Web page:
The Divine Comedy were formed in Londonderry, Ireland, by Neil Hannon and released their first EP in 1990.
Neil Hannon’s relationship with Universal Publishing began with the album 'Fin De Siècle' in 1998, its biggest hit, the jaunty 'National Express', belied its more intimate, soul-searching tone. Maintaining the balance between these poles, 1999's 'Secret History – the Best of The Divine Comedy' included two new songs ('Gin-Soaked Boy' and 'Too Young to Die') alongside the band's main hits.
A serious side to the band was also in evidence in 2000's collaboration with Ute Lemper on her album 'Punishing Kiss', most of which featured The Divine Comedy as Lemper's backing band. Neil Hannon and Joby Talbot contributed two original songs to the album.
2001 album 'Regeneration' saw Hannon hire famous producer Nigel Godrich to "remake" the band. Neil ditched his suit and donned a Britrock band image. The album was a critical and commercial success, but soon after its release it was announced that The Divine Comedy were splitting up. However, within a year Hannon was touring again with a revised band line-up, playing a series of joint-headline gigs in the United States, United Kingdom and Ireland featuring both The Divine Comedy and Ben Folds, who would cover The Divine Comedy's 'Songs of Love' on his Sunny 16 EP.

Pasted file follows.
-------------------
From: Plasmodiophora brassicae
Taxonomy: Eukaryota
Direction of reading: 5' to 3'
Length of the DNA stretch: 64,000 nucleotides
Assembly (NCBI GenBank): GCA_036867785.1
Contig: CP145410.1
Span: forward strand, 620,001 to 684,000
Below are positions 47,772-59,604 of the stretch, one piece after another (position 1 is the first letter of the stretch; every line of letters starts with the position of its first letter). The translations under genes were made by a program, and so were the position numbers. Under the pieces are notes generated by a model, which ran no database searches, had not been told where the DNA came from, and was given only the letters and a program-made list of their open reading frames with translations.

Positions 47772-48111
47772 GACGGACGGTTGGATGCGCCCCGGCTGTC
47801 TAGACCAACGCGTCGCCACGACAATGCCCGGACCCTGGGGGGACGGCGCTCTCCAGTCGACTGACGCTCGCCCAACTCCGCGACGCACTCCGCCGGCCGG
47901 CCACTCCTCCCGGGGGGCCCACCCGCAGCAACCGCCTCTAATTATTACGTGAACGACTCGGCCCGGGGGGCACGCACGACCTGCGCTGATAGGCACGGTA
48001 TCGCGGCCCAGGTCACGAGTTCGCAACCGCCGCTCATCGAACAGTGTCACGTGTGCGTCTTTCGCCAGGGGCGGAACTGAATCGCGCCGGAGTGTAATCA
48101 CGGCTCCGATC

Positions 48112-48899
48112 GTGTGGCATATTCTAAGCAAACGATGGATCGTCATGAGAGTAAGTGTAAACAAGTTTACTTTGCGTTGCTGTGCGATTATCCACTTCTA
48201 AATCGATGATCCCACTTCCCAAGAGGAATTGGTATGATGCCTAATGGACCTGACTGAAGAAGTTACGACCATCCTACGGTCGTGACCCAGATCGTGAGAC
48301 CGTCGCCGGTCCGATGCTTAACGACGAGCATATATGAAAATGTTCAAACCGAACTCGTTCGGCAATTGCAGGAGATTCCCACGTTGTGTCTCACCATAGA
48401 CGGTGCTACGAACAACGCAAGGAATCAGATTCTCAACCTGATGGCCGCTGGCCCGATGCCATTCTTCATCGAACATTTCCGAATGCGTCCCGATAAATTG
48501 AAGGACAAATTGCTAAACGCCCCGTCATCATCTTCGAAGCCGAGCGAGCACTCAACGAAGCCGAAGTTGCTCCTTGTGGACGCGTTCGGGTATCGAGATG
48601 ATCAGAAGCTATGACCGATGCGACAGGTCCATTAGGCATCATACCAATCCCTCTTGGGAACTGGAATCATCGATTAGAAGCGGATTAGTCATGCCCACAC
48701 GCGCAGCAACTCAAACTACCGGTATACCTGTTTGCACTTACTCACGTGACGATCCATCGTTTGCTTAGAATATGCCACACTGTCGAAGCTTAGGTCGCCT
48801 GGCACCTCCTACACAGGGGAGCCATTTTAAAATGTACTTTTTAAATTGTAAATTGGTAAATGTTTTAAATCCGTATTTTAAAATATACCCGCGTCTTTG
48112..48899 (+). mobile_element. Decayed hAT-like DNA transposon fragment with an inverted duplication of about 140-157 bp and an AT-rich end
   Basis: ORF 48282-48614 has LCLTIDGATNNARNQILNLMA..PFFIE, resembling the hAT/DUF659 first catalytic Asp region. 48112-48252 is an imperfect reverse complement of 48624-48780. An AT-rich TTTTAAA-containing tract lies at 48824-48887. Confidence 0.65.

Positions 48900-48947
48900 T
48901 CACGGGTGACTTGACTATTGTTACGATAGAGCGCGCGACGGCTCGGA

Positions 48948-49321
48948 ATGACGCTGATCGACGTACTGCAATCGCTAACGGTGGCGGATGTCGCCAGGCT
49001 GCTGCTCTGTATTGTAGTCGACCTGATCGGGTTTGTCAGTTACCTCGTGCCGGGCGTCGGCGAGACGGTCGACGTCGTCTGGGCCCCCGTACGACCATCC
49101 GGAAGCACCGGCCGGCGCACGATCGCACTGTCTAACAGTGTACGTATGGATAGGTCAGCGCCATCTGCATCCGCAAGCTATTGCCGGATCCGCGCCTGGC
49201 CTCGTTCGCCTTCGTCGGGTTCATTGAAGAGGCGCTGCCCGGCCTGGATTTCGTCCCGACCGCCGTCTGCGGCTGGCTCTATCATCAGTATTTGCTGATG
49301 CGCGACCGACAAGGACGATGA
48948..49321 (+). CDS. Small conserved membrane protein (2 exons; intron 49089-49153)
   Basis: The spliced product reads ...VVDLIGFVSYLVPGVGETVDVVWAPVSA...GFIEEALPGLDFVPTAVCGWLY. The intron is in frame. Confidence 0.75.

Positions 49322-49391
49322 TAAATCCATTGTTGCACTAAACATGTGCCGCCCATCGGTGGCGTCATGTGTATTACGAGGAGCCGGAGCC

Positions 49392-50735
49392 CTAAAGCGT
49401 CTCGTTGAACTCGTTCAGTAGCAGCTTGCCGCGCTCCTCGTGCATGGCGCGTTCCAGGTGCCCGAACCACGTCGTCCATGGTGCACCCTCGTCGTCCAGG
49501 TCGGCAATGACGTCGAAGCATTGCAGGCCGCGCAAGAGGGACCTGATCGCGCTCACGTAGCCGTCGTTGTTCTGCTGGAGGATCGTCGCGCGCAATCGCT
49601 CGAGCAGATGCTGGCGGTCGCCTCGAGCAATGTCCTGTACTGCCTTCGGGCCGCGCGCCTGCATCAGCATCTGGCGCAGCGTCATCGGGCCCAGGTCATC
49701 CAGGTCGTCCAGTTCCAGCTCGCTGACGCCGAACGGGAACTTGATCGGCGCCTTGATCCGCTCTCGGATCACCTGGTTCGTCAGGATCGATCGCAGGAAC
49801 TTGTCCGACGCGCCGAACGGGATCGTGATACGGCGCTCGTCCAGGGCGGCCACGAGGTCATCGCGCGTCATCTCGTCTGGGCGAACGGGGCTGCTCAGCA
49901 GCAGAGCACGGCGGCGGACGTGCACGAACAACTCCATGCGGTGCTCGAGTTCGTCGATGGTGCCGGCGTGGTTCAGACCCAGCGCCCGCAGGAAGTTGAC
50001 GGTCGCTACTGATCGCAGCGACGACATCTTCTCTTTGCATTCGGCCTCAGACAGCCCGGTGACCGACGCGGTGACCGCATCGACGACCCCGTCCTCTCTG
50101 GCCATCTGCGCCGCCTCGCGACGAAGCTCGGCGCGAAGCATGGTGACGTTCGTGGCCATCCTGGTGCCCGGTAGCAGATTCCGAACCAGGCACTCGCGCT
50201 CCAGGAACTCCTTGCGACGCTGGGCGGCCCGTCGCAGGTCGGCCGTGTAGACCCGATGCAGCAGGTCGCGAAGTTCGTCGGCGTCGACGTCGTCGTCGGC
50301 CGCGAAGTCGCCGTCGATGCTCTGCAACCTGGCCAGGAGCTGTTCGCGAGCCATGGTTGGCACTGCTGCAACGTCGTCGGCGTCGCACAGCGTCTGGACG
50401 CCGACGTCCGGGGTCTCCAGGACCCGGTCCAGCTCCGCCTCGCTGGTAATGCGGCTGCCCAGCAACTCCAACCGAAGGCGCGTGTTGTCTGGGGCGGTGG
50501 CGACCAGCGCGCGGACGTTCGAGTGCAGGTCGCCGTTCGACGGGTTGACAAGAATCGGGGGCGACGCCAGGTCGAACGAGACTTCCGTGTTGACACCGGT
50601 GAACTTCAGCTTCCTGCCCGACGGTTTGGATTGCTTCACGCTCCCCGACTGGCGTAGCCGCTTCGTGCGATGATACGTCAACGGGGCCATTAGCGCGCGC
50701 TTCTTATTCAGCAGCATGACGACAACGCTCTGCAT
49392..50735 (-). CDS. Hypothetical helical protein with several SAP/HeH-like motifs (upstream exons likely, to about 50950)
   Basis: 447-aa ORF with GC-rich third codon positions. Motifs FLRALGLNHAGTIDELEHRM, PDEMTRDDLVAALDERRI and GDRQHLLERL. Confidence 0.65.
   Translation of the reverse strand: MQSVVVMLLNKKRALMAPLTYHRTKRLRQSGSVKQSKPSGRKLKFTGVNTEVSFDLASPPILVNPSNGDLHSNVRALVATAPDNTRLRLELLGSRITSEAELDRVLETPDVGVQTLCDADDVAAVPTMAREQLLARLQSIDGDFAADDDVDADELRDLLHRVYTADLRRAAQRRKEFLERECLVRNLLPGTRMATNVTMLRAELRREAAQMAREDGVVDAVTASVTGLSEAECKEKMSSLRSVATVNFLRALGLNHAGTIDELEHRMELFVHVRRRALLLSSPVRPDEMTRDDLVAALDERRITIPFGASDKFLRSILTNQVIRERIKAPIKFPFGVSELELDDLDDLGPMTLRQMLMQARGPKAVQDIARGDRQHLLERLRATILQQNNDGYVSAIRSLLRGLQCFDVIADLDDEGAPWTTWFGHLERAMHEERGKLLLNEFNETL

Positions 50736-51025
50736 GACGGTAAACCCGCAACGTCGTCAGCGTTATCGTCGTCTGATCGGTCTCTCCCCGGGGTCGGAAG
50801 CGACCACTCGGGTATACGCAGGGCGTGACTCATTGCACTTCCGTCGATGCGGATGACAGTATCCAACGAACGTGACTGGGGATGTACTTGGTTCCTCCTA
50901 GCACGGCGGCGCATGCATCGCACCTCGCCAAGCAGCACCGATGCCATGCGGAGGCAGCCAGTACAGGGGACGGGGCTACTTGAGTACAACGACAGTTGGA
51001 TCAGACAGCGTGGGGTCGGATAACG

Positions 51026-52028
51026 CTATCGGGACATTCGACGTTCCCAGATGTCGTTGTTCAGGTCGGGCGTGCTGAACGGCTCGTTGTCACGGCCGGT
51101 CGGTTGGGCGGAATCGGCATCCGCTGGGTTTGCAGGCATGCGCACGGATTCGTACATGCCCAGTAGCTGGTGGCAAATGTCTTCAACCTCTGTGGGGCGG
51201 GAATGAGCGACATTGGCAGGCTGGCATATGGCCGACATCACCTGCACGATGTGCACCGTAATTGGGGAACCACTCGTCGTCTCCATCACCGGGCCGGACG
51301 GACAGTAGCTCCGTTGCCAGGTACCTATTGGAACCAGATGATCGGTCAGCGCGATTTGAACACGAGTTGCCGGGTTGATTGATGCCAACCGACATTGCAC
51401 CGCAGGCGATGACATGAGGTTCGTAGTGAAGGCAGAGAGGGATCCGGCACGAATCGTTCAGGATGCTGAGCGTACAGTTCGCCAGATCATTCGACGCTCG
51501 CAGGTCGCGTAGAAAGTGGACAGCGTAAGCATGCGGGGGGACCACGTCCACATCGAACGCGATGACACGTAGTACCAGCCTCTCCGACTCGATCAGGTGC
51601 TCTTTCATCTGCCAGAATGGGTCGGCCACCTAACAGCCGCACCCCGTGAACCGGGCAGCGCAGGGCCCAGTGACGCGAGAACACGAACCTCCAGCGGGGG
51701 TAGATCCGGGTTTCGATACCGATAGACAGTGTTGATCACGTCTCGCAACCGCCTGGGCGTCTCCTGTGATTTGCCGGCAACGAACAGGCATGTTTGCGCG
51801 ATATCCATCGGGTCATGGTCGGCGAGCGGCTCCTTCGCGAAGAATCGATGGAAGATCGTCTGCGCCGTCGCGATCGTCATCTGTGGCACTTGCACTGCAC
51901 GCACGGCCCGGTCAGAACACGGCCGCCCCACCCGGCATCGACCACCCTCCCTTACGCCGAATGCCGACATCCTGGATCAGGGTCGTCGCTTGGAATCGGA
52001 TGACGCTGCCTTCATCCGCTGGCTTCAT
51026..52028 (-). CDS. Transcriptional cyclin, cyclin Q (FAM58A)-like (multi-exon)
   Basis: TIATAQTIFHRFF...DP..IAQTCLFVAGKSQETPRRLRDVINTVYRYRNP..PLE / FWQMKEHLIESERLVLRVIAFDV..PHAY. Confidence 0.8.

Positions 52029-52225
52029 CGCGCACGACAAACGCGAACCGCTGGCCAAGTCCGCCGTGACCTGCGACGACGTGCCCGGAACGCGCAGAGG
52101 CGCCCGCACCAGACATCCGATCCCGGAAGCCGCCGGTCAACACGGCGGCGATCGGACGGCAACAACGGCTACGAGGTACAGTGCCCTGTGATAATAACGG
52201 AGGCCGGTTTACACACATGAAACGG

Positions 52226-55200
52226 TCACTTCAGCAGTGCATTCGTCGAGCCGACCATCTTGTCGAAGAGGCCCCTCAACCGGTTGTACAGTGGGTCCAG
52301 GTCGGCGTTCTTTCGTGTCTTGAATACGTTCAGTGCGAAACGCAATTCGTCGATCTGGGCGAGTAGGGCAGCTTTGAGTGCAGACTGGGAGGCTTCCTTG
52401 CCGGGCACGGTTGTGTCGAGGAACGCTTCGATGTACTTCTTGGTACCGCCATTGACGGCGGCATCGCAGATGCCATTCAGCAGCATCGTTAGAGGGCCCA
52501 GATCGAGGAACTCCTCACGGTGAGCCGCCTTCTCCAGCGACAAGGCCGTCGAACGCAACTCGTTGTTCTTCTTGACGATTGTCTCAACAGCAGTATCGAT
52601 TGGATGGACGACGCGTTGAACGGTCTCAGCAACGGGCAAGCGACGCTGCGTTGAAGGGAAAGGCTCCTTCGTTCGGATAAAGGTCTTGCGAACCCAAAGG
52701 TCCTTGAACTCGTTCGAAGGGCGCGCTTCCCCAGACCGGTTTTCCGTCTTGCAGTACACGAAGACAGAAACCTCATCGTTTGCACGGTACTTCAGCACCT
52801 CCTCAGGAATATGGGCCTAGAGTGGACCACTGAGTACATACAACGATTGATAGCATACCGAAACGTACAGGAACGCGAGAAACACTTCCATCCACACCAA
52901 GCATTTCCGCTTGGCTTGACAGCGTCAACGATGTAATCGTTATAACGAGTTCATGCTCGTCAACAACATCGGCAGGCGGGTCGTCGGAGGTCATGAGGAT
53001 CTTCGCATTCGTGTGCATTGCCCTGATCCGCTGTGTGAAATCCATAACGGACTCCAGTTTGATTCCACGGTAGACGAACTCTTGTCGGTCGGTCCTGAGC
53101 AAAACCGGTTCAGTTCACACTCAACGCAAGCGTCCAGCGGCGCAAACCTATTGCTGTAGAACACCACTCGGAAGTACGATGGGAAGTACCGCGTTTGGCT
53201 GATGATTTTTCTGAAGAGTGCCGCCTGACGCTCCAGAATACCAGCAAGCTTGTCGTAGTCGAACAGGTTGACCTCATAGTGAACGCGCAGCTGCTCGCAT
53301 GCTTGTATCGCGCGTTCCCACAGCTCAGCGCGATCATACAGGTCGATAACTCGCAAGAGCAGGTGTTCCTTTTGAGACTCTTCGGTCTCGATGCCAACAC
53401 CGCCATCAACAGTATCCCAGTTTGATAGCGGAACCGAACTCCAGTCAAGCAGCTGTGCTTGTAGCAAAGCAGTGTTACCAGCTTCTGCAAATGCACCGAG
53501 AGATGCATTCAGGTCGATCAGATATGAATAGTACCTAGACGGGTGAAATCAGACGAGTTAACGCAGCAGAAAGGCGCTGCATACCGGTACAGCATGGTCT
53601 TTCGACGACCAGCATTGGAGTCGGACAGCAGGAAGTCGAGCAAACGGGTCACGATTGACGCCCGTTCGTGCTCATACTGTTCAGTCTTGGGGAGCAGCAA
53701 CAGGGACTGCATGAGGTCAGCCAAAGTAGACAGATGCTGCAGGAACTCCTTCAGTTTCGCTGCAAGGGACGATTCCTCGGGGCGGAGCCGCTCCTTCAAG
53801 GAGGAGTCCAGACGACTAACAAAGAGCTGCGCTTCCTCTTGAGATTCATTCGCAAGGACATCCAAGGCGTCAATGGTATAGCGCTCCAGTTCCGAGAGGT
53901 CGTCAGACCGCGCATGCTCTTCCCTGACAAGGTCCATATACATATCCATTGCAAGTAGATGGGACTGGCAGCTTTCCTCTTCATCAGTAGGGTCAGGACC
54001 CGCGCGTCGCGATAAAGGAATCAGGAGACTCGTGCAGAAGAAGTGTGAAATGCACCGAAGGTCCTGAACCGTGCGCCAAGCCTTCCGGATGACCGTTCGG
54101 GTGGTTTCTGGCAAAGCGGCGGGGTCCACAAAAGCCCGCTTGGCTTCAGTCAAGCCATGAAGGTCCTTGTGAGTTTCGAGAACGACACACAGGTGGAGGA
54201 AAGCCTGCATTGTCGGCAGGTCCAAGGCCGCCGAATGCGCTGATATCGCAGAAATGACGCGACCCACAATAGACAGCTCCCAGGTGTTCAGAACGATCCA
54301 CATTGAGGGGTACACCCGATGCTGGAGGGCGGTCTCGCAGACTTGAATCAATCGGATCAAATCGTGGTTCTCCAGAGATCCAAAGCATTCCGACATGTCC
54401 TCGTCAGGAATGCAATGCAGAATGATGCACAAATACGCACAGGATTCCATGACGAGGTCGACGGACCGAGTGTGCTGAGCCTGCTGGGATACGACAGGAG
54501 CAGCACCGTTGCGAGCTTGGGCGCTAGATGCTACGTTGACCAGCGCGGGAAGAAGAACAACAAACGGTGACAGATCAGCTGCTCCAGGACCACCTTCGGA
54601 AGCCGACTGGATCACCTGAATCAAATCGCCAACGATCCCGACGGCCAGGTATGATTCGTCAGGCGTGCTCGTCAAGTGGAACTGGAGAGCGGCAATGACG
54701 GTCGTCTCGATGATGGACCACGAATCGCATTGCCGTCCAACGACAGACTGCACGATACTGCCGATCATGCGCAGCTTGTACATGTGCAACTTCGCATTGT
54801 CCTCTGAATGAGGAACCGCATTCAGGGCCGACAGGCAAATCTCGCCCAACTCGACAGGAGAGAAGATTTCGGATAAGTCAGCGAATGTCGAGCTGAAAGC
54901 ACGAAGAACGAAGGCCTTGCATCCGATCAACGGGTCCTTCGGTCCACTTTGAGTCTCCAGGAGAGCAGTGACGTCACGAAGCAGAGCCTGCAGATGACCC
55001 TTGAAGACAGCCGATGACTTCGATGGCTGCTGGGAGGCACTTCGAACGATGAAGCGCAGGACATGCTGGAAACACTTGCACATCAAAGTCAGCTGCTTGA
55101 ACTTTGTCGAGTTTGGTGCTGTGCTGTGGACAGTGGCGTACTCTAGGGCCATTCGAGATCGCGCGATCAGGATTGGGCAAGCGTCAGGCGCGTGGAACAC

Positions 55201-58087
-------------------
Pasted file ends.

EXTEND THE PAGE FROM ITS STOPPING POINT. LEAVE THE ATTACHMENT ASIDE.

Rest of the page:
In 2004, after moving to Dublin and becoming a father, Hannon - the only remaining member - released the critically acclaimed, self-produced ‘Absent Friends’, a sincere return to form that reunited him with Godrich and long-time collaborator Joby Talbot. Hannon returned to the studio in 2006 for the Divine Comedy's ninth album, ‘Victory for the Comic Muse’, which utilised 28 other musicians and was recorded in just two weeks.